For filling:

12 oz. fresh spinach or other greens (I used kale)
1/2 cup feta cheese, diced
1/4 cup green onions, sliced
1 egg, beaten
pepper and salt (I used salt-free seasoning mix)

First, a word about the greens. The Frosina recipe suggests spinach, but I had read elsewhere that other varieties of greens can be used. Since I had a bag of cut, rinsed kale on hand, I decided to use that.

So, to make filling:  Greens should be rinsed well, trimmed, and chopped.  If salt is not a concern, sprinkle the prepared fresh greens with salt and mix well by hand.  (I skipped the salt.) Add remaining filling ingredients and set aside.

Brush an 8 or 9 inch round baking pan with oil. Begin layering filo leaves, two at a time, brushing with oil before adding the next layer. Let leaves extend over edge of pan, in a sort of "fan" pattern. Continue until half the filo is used. Spread filling on top. Cover filling with the remaining pastry leaves.  Roll up the overhanging edges to cover the top.  Brush top with oil.  Bake at 350 degrees for about 45 minutes.
Let cool before cutting.  Serve with Greek yogurt or sour cream.

The verdict?

The soup was delicious, with a beet flavor that was less dominant than in the typical borscht. Instead, the brown roux and vinegar gave this Albanian version a subtle, intriguing tang. We both found it a refreshing change.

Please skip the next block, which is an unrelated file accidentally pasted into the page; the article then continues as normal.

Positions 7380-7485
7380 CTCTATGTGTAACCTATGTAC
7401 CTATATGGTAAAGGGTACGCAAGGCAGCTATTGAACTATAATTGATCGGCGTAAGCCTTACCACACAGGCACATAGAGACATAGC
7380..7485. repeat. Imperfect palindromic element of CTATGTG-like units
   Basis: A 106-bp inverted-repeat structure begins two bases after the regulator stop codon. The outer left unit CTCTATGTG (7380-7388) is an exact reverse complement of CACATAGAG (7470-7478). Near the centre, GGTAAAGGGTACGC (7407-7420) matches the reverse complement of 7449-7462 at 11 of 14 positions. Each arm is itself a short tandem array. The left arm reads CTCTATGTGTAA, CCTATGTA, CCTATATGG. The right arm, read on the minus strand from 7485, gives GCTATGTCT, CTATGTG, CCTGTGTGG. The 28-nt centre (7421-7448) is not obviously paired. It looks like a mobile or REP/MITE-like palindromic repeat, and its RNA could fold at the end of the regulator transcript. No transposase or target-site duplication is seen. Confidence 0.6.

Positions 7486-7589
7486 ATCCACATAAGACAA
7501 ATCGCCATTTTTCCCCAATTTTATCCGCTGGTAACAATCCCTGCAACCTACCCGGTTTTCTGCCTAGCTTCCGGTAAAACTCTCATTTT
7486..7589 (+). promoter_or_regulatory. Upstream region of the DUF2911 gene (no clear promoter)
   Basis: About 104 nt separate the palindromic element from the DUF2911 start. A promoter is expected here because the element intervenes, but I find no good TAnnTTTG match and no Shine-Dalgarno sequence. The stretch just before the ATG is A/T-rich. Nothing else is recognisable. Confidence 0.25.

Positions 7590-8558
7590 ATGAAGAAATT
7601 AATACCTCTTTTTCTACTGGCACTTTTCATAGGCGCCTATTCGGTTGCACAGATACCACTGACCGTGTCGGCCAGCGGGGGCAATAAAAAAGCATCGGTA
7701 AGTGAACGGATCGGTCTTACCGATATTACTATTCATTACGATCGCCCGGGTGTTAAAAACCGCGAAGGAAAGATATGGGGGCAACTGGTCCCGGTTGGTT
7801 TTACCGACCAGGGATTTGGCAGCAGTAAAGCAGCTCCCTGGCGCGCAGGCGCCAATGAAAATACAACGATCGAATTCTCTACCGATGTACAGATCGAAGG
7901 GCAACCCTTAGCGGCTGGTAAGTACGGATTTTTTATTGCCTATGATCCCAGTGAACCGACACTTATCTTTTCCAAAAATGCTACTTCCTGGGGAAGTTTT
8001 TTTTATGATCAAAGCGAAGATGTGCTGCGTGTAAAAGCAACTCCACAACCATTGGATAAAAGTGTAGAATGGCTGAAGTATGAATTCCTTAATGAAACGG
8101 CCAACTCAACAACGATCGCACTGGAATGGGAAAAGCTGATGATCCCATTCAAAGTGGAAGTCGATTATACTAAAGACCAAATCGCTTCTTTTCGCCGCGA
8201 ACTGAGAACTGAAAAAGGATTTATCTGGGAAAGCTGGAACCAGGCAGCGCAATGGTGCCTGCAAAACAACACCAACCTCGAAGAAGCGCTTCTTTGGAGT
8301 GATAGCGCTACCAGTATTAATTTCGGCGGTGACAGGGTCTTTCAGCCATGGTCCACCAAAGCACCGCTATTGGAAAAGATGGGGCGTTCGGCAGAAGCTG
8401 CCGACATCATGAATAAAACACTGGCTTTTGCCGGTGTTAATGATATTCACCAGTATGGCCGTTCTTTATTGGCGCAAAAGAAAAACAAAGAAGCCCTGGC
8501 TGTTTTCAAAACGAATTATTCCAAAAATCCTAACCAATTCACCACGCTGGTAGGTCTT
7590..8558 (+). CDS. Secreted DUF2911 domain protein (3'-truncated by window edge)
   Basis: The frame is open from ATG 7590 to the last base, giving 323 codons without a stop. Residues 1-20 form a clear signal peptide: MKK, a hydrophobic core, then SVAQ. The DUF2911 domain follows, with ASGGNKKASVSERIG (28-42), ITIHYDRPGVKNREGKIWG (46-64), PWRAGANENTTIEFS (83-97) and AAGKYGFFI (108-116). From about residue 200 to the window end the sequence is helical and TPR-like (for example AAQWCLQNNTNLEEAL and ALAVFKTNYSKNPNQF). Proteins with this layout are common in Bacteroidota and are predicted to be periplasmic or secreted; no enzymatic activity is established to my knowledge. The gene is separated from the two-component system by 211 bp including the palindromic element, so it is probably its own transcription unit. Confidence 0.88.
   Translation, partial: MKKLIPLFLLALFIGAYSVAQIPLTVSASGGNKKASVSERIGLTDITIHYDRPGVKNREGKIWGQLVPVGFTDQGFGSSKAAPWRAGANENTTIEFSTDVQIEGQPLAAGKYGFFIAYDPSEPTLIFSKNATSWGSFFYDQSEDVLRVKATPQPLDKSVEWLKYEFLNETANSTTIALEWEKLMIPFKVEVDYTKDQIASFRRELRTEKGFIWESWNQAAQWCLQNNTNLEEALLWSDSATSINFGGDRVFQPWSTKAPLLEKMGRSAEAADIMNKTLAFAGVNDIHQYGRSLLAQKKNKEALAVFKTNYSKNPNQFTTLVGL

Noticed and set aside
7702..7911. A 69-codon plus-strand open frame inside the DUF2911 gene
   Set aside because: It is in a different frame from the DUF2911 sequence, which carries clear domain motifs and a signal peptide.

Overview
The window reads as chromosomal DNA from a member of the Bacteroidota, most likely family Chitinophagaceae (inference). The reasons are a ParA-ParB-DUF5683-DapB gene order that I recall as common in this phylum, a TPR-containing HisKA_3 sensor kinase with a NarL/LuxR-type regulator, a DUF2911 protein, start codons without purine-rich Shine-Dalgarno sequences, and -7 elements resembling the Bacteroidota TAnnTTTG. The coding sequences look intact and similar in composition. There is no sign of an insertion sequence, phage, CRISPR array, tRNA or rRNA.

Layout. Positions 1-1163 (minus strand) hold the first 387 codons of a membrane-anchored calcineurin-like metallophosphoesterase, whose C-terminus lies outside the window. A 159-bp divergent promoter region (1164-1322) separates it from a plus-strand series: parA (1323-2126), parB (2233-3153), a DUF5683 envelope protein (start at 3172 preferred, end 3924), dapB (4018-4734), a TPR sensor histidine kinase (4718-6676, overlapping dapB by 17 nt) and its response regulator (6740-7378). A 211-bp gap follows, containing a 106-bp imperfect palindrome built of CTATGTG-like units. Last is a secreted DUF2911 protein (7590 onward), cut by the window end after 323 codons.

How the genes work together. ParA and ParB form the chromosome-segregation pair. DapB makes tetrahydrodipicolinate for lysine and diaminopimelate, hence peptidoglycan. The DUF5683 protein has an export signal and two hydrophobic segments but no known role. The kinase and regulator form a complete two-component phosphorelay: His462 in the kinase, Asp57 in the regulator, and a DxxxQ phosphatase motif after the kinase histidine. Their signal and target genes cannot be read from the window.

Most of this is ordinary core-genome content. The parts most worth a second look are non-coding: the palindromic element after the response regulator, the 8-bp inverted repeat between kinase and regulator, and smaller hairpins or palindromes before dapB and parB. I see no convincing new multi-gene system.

We also liked the vegetable byrek, which was heavier on the greens and lighter on the cheese and eggs  than the zeljanica I had made at Christmas. The fresh kale, especially without the addition of salt, gave the filling a tough, assertive quality that I thought could use a little softening, although my husband didn't mind it.  The next time, I will probably steam the kale first or go back to using spinach.

All in all, my first outing with Albanian cooking felt like a success!


  1. We also eat burek in Slovenia. It was brought to Slovenia by the Albanians, and was first sold mostly in little shops that you can find everywhere, but this shop nowadays mostly sell kebab  Today you can find burek in every supermarket or bakery. I like to eat the cheese one, but not the one with the meat or the one with the potato. And I like the one with the spinaches too. But I don’t really know, if it is like this one that you made, because I haven’t baked it myself. Because we usually buy them already baked or, freeze, like today, my mum bought them in the morning and we baked them for lunch, and we ate them together with a great vegetable soup. But you can find one kind of burek only in Slovenia, and that is pizza burek. It is very funny, because they don’t really eat it in Albania, from where the burek is from. But Slovenian people like pizza, so they started to do burek, filled with tomato, cheese and ham.

    1. This comment has been removed by the author.

    2. Hi Anja. I'm trying again to reply.) Thank you for commenting! Yes, I know burek is everywhere, but I had not heard of the pizza variety in Slovenia. It does sound tasty!